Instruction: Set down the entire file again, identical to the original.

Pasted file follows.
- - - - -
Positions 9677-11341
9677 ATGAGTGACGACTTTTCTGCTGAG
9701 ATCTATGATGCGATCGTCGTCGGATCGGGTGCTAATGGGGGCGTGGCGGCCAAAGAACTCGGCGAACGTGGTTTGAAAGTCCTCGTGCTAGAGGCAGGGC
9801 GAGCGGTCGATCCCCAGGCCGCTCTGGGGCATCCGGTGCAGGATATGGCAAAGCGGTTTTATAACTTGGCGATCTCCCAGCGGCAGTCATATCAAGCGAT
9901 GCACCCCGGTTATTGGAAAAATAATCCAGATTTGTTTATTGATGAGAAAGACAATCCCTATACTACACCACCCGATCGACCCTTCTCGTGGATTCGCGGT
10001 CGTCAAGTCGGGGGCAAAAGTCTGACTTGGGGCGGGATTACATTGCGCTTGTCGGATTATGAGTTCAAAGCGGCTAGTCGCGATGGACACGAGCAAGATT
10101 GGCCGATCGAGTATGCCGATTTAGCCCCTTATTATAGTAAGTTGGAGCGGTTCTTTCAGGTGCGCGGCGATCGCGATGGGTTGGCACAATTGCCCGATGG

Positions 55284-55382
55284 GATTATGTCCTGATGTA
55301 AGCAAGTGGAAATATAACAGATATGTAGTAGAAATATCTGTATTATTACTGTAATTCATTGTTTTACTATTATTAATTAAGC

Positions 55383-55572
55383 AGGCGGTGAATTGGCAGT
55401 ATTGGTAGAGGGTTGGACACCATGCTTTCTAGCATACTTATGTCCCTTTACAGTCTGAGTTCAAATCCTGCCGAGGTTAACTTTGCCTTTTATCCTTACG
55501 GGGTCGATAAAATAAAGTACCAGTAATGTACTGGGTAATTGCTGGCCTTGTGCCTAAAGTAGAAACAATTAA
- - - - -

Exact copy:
Positions 9677-11341
9677 ATGAGTGACGACTTTTCTGCTGAG
9701 ATCTATGATGCGATCGTCGTCGGATCGGGTGCTAATGGGGGCGTGGCGGCCAAAGAACTCGGCGAACGTGGTTTGAAAGTCCTCGTGCTAGAGGCAGGGC
9801 GAGCGGTCGATCCCCAGGCCGCTCTGGGGCATCCGGTGCAGGATATGGCAAAGCGGTTTTATAACTTGGCGATCTCCCAGCGGCAGTCATATCAAGCGAT
9901 GCACCCCGGTTATTGGAAAAATAATCCAGATTTGTTTATTGATGAGAAAGACAATCCCTATACTACACCACCCGATCGACCCTTCTCGTGGATTCGCGGT
10001 CGTCAAGTCGGGGGCAAAAGTCTGACTTGGGGCGGGATTACATTGCGCTTGTCGGATTATGAGTTCAAAGCGGCTAGTCGCGATGGACACGAGCAAGATT
10101 GGCCGATCGAGTATGCCGATTTAGCCCCTTATTATAGTAAGTTGGAGCGGTTCTTTCAGGTGCGCGGCGATCGCGATGGGTTGGCACAATTGCCCGATGG

Positions 55284-55382
55284 GATTATGTCCTGATGTA
55301 AGCAAGTGGAAATATAACAGATATGTAGTAGAAATATCTGTATTATTACTGTAATTCATTGTTTTACTATTATTAATTAAGC

Positions 55383-55572
55383 AGGCGGTGAATTGGCAGT
55401 ATTGGTAGAGGGTTGGACACCATGCTTTCTAGCATACTTATGTCCCTTTACAGTCTGAGTTCAAATCCTGCCGAGGTTAACTTTGCCTTTTATCCTTACG
55501 GGGTCGATAAAATAAAGTACCAGTAATGTACTGGGTAATTGCTGGCCTTGTGCCTAAAGTAGAAACAATTAA